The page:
Archives: Jason Aldean ‘Old Boots, New Dirt’ – Album Review
This article was first published on October 8th, 2014 on forthecountryrecord.com.
Jason Aldean is living proof that an ego can be an ugly, all-consuming thing. We’ve seen his often in the past couple of years, from the way he abrasively cheated on his wife (coincidentally discovered around the time of his last album release), filed for divorce, then began dating the younger woman he had been caught cheating with, suspiciously soon afterwards. We saw his ego in the clumsy way he handled the whole thing, the way he insensitively paraded his new girlfriend Brittany Kerr like a trophy wife all over social media (probably not too nice to see for his ex-wife and two daughters), the way he proposed to Brittany just before this new album came out. Then there was the release of lead single ‘Burnin’ It Down’, the way he used R&B and EDM to obnoxiously circumvent even his own music, never mind actual country music, the way despite a lot of negativity it has stayed at the top of Hot Country Songs for God knows how many weeks, the way he spoke defensively to the press time and time again about his music and his personal life. The angry, egotistical way in which he went on about his right to do things a certain way. That ego made him even less appealing, even more repulsive to his critics, and turned some folks against him. An ego does not do you any favors in the long run.
It’s difficult to separate someone’s personal life from their music. After all, songwriter or not, often that music reflects where they’ve been in their life since their last release (or at the very least, it should), and when someone’s personal life is paraded out in the public for all to see, we have every right to comment on it and connect it to the songs that person sings. Music is not just music, in a vacuum. It represents that person, warts and all, and can never just be “about the music”. But Jason Aldean knows that, as far as I can tell. The content on ‘Old Boots, New Dirt’ can be split fairly evenly into two categories; songs for his new wife, full of lust, parties, sex, drinking, and contributions from the EDM and R&B side of things, and songs for his old wife, full of regret, honesty, heartbreak and loneliness, his sound more representative of what we know of him already. Bridging the chasm between those two categories is the sense of starting anew and moving on, making the title immensely appropriate as he begins to tread new ground both personally and artistically (if you could call Jason Aldean an artist).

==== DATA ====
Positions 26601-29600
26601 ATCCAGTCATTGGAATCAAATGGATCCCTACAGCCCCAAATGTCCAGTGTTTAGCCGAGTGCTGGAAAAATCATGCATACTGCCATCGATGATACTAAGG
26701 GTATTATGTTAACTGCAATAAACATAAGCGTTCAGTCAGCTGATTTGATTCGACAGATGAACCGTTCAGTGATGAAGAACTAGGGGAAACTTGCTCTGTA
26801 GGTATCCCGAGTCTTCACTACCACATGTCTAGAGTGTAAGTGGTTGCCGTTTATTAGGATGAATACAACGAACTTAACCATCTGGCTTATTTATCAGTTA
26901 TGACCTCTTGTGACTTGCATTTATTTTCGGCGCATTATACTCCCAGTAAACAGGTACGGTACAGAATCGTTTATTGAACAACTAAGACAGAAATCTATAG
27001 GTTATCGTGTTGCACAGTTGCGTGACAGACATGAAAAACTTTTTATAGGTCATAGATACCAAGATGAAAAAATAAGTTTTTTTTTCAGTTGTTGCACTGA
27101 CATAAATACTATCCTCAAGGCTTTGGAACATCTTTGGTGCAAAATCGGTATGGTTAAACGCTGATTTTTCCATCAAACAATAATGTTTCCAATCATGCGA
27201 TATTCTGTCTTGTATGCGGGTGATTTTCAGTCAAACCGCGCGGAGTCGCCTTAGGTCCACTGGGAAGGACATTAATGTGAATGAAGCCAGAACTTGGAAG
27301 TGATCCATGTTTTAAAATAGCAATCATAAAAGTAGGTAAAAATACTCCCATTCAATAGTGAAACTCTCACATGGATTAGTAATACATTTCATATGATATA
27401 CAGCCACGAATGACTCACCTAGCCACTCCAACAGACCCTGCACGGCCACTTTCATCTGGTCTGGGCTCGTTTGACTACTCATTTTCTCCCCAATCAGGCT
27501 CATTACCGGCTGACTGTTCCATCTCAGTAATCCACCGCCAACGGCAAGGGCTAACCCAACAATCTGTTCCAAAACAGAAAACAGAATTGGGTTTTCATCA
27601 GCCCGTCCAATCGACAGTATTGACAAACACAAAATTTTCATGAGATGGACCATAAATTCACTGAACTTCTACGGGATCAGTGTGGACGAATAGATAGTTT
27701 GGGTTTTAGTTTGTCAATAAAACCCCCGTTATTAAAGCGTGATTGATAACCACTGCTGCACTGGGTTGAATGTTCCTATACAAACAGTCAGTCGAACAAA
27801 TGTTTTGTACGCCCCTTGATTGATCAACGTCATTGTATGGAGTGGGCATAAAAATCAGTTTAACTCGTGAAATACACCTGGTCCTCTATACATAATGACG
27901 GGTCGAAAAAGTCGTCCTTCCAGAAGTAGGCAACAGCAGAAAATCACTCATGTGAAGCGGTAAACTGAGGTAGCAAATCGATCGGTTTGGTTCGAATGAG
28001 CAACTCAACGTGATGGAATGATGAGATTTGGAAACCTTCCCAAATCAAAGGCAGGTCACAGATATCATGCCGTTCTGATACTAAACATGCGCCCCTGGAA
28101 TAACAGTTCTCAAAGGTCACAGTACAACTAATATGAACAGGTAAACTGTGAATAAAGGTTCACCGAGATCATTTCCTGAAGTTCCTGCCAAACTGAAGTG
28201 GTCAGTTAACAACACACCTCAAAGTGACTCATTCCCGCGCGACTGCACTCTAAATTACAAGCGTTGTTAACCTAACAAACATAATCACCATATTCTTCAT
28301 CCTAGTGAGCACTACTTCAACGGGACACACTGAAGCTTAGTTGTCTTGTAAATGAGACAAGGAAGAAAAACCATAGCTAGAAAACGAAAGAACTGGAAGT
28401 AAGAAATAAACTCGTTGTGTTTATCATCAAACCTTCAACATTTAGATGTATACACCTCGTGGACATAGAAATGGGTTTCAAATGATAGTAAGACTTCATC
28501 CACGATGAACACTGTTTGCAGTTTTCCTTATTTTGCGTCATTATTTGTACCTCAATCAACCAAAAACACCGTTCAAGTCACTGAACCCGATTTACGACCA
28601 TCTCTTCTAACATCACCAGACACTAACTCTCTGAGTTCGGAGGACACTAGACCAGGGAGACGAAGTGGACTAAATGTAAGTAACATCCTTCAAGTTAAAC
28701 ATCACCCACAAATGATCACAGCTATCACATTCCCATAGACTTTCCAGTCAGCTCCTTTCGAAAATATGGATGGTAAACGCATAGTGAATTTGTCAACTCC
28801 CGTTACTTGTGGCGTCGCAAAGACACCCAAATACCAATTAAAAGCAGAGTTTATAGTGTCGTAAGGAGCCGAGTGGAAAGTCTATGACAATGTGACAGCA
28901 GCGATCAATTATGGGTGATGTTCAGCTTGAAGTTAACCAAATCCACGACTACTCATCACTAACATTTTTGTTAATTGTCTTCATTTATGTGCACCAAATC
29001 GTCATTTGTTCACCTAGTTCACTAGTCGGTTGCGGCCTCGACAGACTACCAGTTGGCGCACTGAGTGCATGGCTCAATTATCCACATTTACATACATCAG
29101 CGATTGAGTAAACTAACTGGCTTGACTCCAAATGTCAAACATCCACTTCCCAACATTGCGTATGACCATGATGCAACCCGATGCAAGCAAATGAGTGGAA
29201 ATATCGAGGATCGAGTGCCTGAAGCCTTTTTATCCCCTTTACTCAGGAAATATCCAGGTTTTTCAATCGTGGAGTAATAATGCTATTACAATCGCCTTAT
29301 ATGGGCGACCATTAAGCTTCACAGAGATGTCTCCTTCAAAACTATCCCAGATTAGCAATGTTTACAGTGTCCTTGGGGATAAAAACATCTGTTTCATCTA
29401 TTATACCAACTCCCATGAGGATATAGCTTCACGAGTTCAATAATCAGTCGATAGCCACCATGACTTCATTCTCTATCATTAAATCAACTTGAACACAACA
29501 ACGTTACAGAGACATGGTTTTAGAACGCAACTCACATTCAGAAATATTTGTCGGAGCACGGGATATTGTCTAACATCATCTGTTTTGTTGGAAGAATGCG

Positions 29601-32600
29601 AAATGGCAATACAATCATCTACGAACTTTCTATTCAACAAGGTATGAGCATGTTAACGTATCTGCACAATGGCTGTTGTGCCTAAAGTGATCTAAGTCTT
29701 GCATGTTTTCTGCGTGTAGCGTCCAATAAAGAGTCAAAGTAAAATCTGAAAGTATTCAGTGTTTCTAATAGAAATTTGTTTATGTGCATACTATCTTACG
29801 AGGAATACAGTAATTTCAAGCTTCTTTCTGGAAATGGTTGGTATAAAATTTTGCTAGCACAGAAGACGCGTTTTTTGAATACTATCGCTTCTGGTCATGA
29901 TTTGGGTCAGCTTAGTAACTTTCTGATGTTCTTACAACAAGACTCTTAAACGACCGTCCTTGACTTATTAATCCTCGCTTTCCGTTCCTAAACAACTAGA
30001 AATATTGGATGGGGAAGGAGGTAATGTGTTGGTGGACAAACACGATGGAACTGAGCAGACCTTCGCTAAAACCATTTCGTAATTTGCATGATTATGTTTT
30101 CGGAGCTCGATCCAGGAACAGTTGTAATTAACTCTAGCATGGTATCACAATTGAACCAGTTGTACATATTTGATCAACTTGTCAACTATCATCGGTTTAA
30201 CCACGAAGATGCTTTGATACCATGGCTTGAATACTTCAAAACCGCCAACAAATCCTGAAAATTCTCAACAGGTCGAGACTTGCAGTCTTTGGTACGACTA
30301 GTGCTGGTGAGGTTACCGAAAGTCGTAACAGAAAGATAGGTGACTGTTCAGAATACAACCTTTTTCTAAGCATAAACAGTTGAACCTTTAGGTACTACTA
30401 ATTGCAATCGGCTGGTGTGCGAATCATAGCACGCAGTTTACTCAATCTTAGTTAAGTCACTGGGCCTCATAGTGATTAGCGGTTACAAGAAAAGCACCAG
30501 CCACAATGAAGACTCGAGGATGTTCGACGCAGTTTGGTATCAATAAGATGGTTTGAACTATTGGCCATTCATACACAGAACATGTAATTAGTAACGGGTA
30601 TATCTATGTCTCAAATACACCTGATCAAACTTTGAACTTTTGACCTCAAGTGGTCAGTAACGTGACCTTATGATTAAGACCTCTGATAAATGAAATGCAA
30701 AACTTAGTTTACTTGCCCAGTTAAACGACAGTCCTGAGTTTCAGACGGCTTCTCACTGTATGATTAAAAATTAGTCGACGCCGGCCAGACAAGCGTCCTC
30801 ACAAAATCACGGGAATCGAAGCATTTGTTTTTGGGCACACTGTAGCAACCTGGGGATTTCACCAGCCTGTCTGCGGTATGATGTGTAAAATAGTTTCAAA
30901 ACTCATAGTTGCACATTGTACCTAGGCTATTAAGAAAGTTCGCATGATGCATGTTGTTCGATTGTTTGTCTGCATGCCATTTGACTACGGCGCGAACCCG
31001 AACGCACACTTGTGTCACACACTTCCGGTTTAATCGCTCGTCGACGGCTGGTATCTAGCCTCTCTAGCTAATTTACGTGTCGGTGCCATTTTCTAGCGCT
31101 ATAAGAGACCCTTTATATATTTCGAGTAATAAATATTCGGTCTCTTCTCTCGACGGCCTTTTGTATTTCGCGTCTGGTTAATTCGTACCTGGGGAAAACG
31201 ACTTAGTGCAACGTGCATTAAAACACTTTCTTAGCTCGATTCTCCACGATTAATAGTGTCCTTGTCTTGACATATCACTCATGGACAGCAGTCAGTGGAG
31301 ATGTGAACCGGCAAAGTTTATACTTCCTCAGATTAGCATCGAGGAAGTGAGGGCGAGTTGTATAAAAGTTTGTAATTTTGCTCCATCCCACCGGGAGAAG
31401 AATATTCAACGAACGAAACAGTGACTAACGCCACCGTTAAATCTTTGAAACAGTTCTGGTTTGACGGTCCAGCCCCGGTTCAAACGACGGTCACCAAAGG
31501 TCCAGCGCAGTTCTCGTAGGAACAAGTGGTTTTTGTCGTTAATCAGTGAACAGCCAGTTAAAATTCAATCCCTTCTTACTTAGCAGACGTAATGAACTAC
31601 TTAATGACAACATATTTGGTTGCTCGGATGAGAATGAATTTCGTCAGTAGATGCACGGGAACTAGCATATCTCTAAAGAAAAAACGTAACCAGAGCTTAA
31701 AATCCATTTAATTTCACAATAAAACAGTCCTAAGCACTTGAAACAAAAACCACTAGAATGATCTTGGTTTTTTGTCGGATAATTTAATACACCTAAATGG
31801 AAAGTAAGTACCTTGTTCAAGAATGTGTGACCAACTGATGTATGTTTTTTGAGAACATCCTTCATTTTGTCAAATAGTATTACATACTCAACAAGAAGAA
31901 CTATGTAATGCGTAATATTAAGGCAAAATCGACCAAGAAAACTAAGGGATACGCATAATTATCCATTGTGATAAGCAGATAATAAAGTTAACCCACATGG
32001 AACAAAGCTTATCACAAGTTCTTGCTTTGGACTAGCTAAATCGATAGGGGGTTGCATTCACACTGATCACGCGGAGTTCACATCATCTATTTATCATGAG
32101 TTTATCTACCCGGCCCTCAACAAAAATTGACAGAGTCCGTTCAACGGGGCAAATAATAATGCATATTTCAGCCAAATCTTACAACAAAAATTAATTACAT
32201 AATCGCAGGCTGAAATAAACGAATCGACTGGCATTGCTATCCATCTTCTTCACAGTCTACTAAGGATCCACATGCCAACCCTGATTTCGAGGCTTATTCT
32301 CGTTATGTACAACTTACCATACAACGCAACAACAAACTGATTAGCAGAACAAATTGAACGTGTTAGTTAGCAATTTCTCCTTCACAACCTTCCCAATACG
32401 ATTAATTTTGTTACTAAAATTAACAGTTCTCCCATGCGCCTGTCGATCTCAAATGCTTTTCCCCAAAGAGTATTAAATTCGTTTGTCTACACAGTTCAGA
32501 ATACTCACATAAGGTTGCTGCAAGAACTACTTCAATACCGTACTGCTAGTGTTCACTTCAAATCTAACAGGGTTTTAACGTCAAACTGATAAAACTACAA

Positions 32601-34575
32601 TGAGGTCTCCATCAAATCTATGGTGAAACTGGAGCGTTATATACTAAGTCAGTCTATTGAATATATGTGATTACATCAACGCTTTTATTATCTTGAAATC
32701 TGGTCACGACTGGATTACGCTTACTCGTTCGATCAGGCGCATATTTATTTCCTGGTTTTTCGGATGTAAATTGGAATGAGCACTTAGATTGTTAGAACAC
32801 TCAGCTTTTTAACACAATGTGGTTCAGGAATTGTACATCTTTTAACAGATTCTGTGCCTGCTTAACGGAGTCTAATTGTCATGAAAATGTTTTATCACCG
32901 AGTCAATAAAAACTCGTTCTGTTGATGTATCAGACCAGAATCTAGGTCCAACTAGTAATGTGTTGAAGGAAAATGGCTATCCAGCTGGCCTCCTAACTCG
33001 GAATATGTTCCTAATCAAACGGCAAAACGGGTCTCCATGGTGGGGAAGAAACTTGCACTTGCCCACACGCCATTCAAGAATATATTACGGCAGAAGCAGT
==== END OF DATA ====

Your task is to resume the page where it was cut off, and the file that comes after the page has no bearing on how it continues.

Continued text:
Of the former category, I have little positive to say. Tracks like ‘Tonight Looks Good On You’, ‘Laid Back’, ‘Burnin’ It Down’, ‘Just Getting’ Started’, ‘Show You Off’, ‘Sweet Little Somethin’’, and ‘Gonna Know We Were Here’ encase varying degrees of overblown, swaggery, self-indulgent mush, as much littered with the sonic trash that’s proving increasingly popular on country radio as it is Guns ‘n’ Roses-style excessive hard rock with some twang evident in there somewhere (hardly). It’s a bro-country mess with as much sexual objectification of women as you can shake a stick at, equal airtime given to driving, drinking, clichéd rural settings, partying and the actual explicit act of procreation.
Of the latter, my views become more complex. Tracks like ‘Tryin’ To Love Me’ and ‘If My Truck Could Truck’ seem to pay tribute specifically to his ex-wife Jessica, and do lay some genuine regret and heartbreak on the table. The latter holds some particular autobiographical references, especially to his two children, and seem to own up to the mistakes that he’s made. He goes further with ‘Two Night Town’, a place of depression and limbo where he drinks to drown his pain and sins because he can’t change his ways, while a couple of more conventional end-of-relationship, missing-you songs appear in ‘Miss You Girl’ and ‘Don’t Change Gone’. Bridging the gap between the old and the new are the title track as well as ‘I Took It With Me’ and ‘Too Fast’, moving on becoming the order of the day, his rearview in use but his foot on the gas.
So does it work? I’m not sure. For the most part it feels as if there are too many sex songs, and those songs are too explicit and creepy. It is crass and off-color to be so in-your-face about your new, considerably younger beau to your ex-wife and kids, particularly as she was the one who he cheated with. Everything is blatant, over-the-top, too far. It’s like a pre-mid-life-crisis where he reveals himself to be a true asshole. But as the album progresses, we hear more of his regret and life lessons learned. Are they really genuine? Are these songs advised by the label? Who can really ever know?
What I do know is having more than a couple of songs that I enjoyed saved Jason from me completely ripping into this record. He may not know what he’s doing, but someone else clearly does, and there is enough good (albeit barely country) music on here to balance at least a little of the awfulness. Too bad most of the first half of the album is utter garbage, huh.